Differences in English UK and English CA
Thread poster: karen henry

karen henry  Identity Verified
Local time: 22:57
French to English
Oct 5, 2012

Hello everyone,

I have the possibility to translate some documents from Quebec (French into English). I realise that there are big differences between these two anglophone languages and was wondering whether it was acceptable to translate French Canadien documents into English Canadien just using Word Spell-check for English CA. Obviously, I realise that there are other differences besides the spelling, but would this be enough for commercial documents? I would inform my client that I was not English CA.


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Tina Vonhof  Identity Verified
Canada
Local time: 14:57
Member (2006)
Dutch to English
+ ...
No Oct 5, 2012

In my experience, no matter what I set the spell check to (and even if I change the default language), it always reverts back automatically to US English. I don't know if you'll have the same problem but in any case I wouldn't rely on the spell check alone. See this helpful resource:

http://www3.telus.net/linguisticsissues/BritishCanadianAmerican.htm


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Mark Thompson  Identity Verified
Brazil
Local time: 19:57
Member
Portuguese to English
Research your target language Oct 5, 2012

Hi Karen,

I'm a Brit, but frequently translate into US, Canadian and Australian English - although the differences are small, in my case they matter to the target reader and I always make sure that besides spelling differences, structure, vocabulary choice and sometimes even style is appropriate to the target reader as well.

There are some good resources on the web to help you make these small adjustments, as Tina already posted.

Happy translating!!


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John Fossey  Identity Verified
Canada
Local time: 16:57
Member (2008)
French to English
Checking Canadian spelling Oct 5, 2012

Word set to English CA should be ok for general purpose use..

If you're not sure about anything, Termium is a good resource; it's by the Government of Canada.

http://www.termium.gc.ca/


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xxxGrayson Morr  Identity Verified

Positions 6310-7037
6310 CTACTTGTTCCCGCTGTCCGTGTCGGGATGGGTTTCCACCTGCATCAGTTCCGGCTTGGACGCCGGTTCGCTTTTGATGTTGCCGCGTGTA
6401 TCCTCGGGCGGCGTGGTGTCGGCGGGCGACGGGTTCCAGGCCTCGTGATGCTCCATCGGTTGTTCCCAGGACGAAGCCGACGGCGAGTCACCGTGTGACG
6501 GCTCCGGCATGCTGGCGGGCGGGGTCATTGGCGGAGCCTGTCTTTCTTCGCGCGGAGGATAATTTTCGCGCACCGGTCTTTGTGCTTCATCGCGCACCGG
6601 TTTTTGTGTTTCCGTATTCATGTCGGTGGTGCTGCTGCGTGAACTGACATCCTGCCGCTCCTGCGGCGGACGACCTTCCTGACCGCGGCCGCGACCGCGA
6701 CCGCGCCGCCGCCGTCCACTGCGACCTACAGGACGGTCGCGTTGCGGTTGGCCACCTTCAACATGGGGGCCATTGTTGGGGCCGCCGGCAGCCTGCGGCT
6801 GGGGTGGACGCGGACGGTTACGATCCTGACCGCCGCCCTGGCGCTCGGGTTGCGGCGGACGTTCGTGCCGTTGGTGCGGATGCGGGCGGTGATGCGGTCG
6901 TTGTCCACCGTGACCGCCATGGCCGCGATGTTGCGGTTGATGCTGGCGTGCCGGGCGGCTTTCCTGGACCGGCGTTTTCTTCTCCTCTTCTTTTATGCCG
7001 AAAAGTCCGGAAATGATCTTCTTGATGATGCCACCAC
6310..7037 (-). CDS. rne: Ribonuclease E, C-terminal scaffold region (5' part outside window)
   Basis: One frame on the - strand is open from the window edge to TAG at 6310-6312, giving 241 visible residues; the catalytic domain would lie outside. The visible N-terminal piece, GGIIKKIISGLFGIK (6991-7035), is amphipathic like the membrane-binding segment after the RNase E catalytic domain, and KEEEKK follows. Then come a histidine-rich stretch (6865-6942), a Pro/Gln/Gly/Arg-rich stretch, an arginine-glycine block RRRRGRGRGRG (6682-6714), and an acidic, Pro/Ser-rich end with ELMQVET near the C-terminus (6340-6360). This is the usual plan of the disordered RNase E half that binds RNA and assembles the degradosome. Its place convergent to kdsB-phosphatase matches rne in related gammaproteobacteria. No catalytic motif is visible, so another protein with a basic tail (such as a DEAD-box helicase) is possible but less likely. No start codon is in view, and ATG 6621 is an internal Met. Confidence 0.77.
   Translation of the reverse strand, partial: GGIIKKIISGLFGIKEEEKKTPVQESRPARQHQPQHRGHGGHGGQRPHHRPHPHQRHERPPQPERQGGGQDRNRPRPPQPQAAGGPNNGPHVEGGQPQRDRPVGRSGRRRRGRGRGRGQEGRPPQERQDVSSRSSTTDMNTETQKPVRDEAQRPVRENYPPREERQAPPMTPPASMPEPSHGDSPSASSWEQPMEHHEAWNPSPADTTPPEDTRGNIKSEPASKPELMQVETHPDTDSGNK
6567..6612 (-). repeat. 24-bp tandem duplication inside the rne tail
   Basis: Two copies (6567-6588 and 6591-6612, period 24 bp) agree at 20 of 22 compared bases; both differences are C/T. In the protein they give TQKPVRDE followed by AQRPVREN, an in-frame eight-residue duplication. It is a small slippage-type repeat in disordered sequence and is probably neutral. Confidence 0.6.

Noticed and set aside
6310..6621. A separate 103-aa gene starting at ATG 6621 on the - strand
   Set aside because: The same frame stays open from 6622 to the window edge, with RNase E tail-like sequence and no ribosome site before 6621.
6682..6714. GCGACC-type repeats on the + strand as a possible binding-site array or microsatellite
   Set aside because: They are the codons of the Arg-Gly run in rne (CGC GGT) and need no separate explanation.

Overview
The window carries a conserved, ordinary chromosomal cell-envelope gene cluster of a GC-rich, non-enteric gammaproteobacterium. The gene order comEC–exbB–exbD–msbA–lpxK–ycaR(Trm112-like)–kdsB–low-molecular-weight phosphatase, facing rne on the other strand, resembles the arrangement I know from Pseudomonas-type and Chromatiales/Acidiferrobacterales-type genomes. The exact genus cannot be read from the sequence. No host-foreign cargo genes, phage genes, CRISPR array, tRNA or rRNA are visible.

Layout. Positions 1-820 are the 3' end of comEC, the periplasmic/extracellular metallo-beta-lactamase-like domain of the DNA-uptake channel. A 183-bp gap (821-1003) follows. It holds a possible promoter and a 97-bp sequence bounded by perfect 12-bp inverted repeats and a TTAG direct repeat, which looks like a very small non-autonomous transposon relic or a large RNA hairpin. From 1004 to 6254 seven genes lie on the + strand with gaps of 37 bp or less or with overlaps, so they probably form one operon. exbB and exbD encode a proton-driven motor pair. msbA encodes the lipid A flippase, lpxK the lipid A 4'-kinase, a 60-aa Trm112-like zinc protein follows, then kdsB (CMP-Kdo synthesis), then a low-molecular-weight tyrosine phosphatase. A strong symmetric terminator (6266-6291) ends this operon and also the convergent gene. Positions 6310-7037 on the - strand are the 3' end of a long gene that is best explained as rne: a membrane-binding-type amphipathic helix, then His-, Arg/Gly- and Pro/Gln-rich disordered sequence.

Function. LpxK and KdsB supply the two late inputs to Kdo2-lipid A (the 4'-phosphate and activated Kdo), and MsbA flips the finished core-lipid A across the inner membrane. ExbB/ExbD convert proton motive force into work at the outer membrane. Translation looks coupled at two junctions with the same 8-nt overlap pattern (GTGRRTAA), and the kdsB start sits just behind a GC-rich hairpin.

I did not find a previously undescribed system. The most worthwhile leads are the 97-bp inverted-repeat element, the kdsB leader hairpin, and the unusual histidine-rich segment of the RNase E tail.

Netherlands
Local time: 22:57
Dutch to English
I wouldn't, without a native speaker to check the end result for errors Oct 5, 2012

I've always defended my stance to translate only into my native variant, American English, by pointing out the following: While there's a lot I know about the differences between UK and US English -- queue versus line, lift versus elevator, -our versus -or, never had done instead of never had, and so on -- there's undoubtedly plenty I don't know. And those tiny mistakes will instantly tip off a native UK audience that the text they're reading was written by an American.

(Many years ago, a client whose main UK translator fell ill beseeched me to take over one of his assignments, and sent me several previous texts he'd translated for the end client. That was how I learned that "drinks machine" -- which sounds very odd in US English -- is correct UK English. Heh.)

That said, I have finally acquiesced to a long-term client's request to translate into UK English for them -- because they have a British translator in-house who checks all my work for Americanisms. (I also asked to be told of any errors I made, however small, so I could learn from them.) I still don't translate into British English for other clients. My theory is that if it matters enough for the client to stipulate the variant, those tiny errors will matter to the audience.


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NancyLynn
Canada
Local time: 16:57
Member (2002)
French to English
+ ...

Moderator of this forum
Agree with Grayson Morris Oct 5, 2012

The sole purpose of localization is to taylor the language to the end user. Only a native can offer that. I've lived in England in the past and yet I'd forgotten about the drinks machine and drinks can just doesn't come naturally to me.

[Edited at 2012-10-05 17:39 GMT]


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Donald Hubert Duffy III  Identity Verified
English to Spanish
+ ...
Word reverting back to US EN Oct 5, 2012

Tina Vonhof wrote:

In my experience, no matter what I set the spell check to (and even if I change the default language), it always reverts back automatically to US English. I don't know if you'll have the same problem but in any case I wouldn't rely on the spell check alone. See this helpful resource:

http://www3.telus.net/linguisticsissues/BritishCanadianAmerican.htm



I had a similar problem but in reverse because I'd bought my laptop in a different country. If I remember correctly, Word tends to default to the language setting of your operating system, even if you set a different language on Word itself. To prevent that, you can change the language setting of your actual OS via Control Panel (switch out US English and replace it with your own variant).


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Mark Thompson  Identity Verified
Brazil
Local time: 19:57
Member
Portuguese to English
Yes, have it reviewed by a "native" Oct 5, 2012

I agree with previous comments that if we translate into a variant which is not our own specific one (and, by the way, I am a strong advocate of never translating into a language which is not your mother tongue), then there must be a review and editing process in place - it is easy to overlook one or two peculiarities and nuances when we don't have daily contact with that variant.

Another working practice of mine is to have "reliable informants" (maybe a habit from my UK CID days..) - and I recommend this to all linguists.

For example, all the work I do into US English, where the end client does not have a US English-speaking reviewer, goes through my American cousin who is herself a prolific writer in her professional and personal life - her Federal Government job takes her all over the USA and she is remarkably well-versed, even in regional variations. She makes changes/suggestions and I submit the finished product with no doubts in my mind.